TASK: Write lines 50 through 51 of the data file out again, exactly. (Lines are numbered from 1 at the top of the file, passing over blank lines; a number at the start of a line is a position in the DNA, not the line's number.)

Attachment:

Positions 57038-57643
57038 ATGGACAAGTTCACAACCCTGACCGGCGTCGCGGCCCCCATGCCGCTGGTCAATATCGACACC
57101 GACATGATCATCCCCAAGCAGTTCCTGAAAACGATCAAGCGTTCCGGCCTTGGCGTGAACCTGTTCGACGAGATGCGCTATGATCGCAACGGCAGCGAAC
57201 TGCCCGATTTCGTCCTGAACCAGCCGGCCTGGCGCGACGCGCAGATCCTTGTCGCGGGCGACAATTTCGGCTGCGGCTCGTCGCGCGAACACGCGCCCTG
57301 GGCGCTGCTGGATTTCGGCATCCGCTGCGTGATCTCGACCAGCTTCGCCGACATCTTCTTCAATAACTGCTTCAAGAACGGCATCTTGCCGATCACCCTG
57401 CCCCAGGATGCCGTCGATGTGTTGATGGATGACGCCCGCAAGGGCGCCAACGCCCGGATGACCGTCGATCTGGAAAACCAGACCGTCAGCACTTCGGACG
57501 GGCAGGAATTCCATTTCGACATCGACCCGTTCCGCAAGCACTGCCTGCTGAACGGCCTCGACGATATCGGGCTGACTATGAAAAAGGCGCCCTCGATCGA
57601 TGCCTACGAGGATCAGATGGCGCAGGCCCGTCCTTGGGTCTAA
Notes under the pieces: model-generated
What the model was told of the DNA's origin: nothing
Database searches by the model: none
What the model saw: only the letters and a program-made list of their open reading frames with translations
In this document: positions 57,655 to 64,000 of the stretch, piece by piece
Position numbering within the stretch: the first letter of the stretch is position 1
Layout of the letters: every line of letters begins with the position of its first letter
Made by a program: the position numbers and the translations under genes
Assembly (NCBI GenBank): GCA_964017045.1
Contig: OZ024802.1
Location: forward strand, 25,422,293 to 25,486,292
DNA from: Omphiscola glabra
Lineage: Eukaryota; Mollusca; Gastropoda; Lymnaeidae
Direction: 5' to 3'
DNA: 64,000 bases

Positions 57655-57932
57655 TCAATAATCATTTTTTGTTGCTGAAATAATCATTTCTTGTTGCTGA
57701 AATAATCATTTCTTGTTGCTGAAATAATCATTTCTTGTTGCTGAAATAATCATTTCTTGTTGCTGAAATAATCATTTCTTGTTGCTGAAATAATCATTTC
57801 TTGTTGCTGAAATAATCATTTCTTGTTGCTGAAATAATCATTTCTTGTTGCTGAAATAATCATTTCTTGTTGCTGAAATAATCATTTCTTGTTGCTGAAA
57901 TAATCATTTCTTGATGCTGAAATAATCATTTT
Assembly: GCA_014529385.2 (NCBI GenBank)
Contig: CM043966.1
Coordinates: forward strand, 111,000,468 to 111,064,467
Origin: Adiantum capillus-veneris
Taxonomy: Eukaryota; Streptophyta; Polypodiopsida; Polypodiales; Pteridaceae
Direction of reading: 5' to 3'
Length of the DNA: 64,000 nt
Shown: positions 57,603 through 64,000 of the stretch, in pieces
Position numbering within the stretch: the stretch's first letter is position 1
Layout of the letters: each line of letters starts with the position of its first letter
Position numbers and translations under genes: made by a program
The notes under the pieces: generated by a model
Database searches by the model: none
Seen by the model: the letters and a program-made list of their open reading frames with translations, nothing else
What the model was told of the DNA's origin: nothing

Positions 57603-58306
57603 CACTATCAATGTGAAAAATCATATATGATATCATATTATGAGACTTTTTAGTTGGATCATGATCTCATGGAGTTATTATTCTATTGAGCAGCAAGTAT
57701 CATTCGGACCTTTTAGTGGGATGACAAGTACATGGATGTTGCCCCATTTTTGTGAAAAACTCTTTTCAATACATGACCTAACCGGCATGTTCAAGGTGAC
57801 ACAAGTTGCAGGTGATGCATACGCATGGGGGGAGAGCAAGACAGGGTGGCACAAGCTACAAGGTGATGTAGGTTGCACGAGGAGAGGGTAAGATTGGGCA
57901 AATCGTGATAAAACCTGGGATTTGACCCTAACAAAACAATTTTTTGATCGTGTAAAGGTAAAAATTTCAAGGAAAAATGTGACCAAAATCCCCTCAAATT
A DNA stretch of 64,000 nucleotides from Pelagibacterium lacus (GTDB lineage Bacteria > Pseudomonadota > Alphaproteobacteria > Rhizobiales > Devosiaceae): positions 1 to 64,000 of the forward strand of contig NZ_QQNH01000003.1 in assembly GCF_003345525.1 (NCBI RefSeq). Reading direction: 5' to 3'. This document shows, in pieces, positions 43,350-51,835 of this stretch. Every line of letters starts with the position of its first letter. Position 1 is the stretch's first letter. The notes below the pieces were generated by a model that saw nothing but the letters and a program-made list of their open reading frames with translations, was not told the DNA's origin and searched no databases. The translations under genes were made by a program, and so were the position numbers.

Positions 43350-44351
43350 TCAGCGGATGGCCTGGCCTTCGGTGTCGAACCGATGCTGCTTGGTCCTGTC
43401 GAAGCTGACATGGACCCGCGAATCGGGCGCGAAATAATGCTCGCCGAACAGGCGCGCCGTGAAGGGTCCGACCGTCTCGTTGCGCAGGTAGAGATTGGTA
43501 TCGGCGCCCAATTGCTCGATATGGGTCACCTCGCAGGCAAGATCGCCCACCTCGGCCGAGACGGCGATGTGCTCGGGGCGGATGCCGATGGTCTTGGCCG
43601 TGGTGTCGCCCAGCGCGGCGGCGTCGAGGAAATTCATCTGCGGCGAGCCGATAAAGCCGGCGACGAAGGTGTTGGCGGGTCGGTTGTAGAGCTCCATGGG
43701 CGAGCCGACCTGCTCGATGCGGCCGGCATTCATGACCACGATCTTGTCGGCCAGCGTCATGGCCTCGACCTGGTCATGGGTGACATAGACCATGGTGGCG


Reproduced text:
Positions 43350-44351
43350 TCAGCGGATGGCCTGGCCTTCGGTGTCGAACCGATGCTGCTTGGTCCTGTC